In the mid-90’s I had the opportunity to run the European operations for a large and fast growing CAD/CAM software business. The most difficult country to gain and grow market share in EMEA at the time was France so I located myself in the Velizy Villacoublay office south of Paris. As we worked to improve the operation where we had 75 employees and 4 offices, I often heard the term, “But in France, it is different!” It turned out that there was truth in this statement; in fact there were differences in each of the countries that I managed during that time.
This is true for construction as well. Perhaps we should tell productivity experts and economists, “But in construction, it is different!” Construction is often targeted by tech companies for improvement as the productivity of construction projects is not growing like many other sectors of the economy. There are four key differences that should be considered when working with construction companies:
- Contract structure - How many different contracts are there? In general the prevalent contract is Design, Bid, Build or “Hard Bid” followed by Design Build, Integrated Project Delivery, and finally Cost Plus with Guaranteed Maximum Price. There are more types as well as variations on each of these. These assorted types of contracts incent different behavior from each member of the team and thus impact the project in various ways.
- Supply Chain - Who picks a supply chain that is different for each project? The manufacturing industry has a stable supply chain with contracts that extend to include technology, formats for data, quality guarantees, and many other beneficial clauses. The construction industry will typically pick the supply chain during the buyout process focusing on price, availability, and performance track record.
- The Weather - Who else manufactures their products outside? A large part of each project is done outdoors or in a structural shell that is exposed to extreme environmental conditions. All of this increases the complexity of using concrete, steel, wood, drywall, and many other common materials in a construction project.
- Safety - What is one of the most dangerous occupations? The answer is construction. Safety is critically important on sites as construction sites are inherently dangerous due to the interaction of environment, people, machinery, materials, and scale of project activities. These deeply combined safety factors can result in the Swiss cheese model where each slice is a factor. If the factor levels are aligned the combined result of the levels can cause an accident. Safety and legal issues also drive the ability to generate or lose money on a project. When discussions cannot be managed quickly and easily they often escalate into a legal battle that no one wins.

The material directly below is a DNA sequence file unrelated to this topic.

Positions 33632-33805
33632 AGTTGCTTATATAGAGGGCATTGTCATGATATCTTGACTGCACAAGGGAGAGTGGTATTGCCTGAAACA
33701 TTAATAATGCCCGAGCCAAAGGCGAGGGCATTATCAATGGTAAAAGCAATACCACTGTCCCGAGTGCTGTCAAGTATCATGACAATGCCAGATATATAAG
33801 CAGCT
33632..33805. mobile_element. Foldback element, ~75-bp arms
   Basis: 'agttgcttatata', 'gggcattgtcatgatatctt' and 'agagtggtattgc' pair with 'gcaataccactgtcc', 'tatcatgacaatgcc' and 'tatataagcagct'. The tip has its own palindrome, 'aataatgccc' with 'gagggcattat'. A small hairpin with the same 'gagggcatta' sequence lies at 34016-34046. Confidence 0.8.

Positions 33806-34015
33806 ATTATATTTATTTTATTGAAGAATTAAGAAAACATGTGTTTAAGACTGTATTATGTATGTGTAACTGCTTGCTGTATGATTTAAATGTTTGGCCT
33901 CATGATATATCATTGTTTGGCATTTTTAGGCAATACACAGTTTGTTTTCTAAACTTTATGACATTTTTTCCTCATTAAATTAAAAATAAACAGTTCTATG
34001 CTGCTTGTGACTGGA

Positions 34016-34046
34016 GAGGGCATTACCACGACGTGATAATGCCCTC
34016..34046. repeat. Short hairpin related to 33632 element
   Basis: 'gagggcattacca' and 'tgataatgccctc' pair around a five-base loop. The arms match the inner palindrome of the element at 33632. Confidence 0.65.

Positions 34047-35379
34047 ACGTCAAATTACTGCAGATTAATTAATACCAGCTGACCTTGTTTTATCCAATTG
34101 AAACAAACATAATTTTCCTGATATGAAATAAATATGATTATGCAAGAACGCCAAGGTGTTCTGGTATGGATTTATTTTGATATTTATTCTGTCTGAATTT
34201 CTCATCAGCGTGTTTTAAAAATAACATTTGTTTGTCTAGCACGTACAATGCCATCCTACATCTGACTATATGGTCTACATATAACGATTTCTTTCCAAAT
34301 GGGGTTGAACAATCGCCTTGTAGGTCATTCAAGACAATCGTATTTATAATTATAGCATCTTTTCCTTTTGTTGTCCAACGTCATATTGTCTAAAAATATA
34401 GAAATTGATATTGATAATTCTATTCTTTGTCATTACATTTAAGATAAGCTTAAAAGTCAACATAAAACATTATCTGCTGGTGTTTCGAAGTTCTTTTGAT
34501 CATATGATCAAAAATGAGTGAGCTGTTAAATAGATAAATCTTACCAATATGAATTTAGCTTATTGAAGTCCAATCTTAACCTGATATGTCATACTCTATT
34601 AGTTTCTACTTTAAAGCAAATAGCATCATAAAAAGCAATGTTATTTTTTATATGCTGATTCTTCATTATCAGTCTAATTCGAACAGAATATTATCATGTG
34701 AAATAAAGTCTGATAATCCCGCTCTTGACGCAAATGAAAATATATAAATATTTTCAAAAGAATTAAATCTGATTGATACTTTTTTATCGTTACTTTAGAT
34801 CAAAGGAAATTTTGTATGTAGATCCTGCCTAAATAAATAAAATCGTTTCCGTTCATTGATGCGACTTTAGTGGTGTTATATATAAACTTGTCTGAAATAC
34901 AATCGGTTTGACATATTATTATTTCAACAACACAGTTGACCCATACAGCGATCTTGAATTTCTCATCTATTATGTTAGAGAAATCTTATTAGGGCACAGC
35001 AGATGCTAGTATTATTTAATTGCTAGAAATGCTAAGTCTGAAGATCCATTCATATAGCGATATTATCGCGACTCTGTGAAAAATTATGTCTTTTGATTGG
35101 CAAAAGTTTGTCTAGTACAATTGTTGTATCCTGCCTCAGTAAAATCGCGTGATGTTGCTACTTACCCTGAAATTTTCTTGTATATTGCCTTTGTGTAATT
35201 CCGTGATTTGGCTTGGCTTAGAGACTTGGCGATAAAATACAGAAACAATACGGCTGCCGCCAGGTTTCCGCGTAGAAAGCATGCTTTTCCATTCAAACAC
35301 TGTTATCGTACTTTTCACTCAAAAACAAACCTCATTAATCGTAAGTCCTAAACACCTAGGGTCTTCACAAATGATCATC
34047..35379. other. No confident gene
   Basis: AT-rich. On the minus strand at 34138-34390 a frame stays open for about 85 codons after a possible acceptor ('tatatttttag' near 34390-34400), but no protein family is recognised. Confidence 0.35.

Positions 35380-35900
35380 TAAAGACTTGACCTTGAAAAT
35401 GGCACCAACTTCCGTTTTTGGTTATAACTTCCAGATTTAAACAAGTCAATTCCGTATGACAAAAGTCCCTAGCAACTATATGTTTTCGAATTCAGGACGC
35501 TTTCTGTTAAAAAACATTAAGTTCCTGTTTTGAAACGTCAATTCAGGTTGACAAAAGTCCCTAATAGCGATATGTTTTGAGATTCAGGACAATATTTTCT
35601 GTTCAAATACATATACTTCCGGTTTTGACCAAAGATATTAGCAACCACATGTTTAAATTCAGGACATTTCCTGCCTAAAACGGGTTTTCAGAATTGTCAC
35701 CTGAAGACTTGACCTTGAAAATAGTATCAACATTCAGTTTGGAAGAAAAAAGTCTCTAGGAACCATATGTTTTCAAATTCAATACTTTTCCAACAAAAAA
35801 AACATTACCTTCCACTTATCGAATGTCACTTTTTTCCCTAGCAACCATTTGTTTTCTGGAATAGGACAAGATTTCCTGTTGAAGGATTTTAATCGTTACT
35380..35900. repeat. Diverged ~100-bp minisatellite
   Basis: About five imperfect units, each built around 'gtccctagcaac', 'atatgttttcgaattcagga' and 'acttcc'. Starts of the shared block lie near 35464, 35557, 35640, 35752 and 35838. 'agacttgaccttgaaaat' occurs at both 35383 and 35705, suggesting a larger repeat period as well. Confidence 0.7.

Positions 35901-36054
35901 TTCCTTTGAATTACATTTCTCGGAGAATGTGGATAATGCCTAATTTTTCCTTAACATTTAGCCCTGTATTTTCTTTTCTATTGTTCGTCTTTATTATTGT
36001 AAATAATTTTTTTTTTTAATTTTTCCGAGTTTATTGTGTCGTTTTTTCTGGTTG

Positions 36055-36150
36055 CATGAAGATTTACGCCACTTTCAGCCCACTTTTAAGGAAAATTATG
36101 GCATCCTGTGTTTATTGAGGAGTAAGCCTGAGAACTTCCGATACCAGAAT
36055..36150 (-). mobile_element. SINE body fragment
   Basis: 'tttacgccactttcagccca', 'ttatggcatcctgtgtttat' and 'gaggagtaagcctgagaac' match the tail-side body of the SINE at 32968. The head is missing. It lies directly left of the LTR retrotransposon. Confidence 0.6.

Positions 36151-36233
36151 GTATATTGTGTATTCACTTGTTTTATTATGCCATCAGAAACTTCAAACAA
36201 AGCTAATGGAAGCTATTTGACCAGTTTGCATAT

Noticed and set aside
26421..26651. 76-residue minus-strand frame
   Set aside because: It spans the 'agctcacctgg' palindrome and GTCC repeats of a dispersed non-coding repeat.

Go slow to go faster? Many executives and industry pundits expect construction users to evolve rapidly using many of the powerful technologies available to them. But in any construction project today, there are easily 20 or more software applications used to collect, manage, and transmit data which adds to the complexity. Changing technology while working on a project is fraught with additional complications and risk.
The following 4 steps applied carefully can help make construction transformation more manageable.
Step 1 - Investigate solutions using this process: pilot, justify, and rollout. Favor applications that have good integrations with your existing solutions.
Step 2 - Promote and publicize what you are automating, and why it is important. This is essential so that team members and partners can support the initiative.
Step 3 - Start small and grow. Go for simple, achievable wins with your new technology or process, then build on them through a formal review process. Don’t ignore problems or challenges; tackle them in the review and remediation stage.
Step 4 - Recognize the people who step up and help; these are leaders who others will follow. Promote your successes and acknowledge your problems including the plan to fix them.
In summary, construction projects really are different and more complex to bring technological change to. In scale, these projects create more landfill than any other sector of the economy. They are notorious for being over budget, behind schedule, and slowing traffic in congested cities. There are many estimates of the total waste: if we estimate that the global construction industry is $12 trillion dollars annually and experts say 30% of that is waste and inefficiency then there is a huge multi-trillion dollar opportunity for productivity from improved technology and process. Implementing innovative technology using each of the steps above helps each general contractor pursue an improvement in efficiency. This efficiency would release large amounts of dollars back into the world’s economies to be invested in solving other problems. This would indeed be a win for construction and the entire planet.
Don Henrich is an accomplished technology entrepreneur in both the MCAD and the AEC industries. His entrepreneurial endeavors in the AEC industry have included driving 3D/4D/5D into the commercial market with Graphisoft Constructor Pro. Being a co-founder of Vico Software, and subsequently after the sale of Vico Software to Trimble the CEO of Assemble Systems. Vico Software is widely credited for building the first connected 3D/4D/5D solution for the construction industry. At Assemble, Don led the expansion of the company to become a dominant application for BIM in construction leading to a sale of the company to Autodesk, Inc. Post acquisition, he is is now tasked with a successful transition for customers and employees. Don is now working with a group of Autodesk AEC executives to formulate and drive strategy for the global construction market. Don and his wife Noel have three children, reside in Marblehead, MA and spend as much time as possible sailing on Massachusetts Bay.